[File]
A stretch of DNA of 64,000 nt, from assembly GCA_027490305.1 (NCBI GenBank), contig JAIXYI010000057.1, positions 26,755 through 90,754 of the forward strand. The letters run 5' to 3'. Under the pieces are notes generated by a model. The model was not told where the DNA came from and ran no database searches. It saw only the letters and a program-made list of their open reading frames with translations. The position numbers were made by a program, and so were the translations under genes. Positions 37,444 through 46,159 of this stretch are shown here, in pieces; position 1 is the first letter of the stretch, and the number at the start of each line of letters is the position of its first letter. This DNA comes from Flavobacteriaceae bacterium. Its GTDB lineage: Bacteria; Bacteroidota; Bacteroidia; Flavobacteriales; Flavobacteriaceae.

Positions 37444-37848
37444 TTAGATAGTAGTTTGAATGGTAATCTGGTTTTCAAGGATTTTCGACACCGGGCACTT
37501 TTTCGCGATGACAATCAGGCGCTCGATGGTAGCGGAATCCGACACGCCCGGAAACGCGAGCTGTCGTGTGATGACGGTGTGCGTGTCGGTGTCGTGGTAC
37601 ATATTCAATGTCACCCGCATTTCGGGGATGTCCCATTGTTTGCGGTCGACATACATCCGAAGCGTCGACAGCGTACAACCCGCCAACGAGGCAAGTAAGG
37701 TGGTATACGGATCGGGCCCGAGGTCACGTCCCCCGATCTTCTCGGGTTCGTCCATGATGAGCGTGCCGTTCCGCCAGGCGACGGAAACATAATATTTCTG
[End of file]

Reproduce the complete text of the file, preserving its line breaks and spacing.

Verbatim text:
A stretch of DNA of 64,000 nt, from assembly GCA_027490305.1 (NCBI GenBank), contig JAIXYI010000057.1, positions 26,755 through 90,754 of the forward strand. The letters run 5' to 3'. Under the pieces are notes generated by a model. The model was not told where the DNA came from and ran no database searches. It saw only the letters and a program-made list of their open reading frames with translations. The position numbers were made by a program, and so were the translations under genes. Positions 37,444 through 46,159 of this stretch are shown here, in pieces; position 1 is the first letter of the stretch, and the number at the start of each line of letters is the position of its first letter. This DNA comes from Flavobacteriaceae bacterium. Its GTDB lineage: Bacteria; Bacteroidota; Bacteroidia; Flavobacteriales; Flavobacteriaceae.

Positions 37444-37848
37444 TTAGATAGTAGTTTGAATGGTAATCTGGTTTTCAAGGATTTTCGACACCGGGCACTT
37501 TTTCGCGATGACAATCAGGCGCTCGATGGTAGCGGAATCCGACACGCCCGGAAACGCGAGCTGTCGTGTGATGACGGTGTGCGTGTCGGTGTCGTGGTAC
37601 ATATTCAATGTCACCCGCATTTCGGGGATGTCCCATTGTTTGCGGTCGACATACATCCGAAGCGTCGACAGCGTACAACCCGCCAACGAGGCAAGTAAGG
37701 TGGTATACGGATCGGGCCCGAGGTCACGTCCCCCGATCTTCTCGGGTTCGTCCATGATGAGCGTGCCGTTCCGCCAGGCGACGGAAACATAATATTTCTG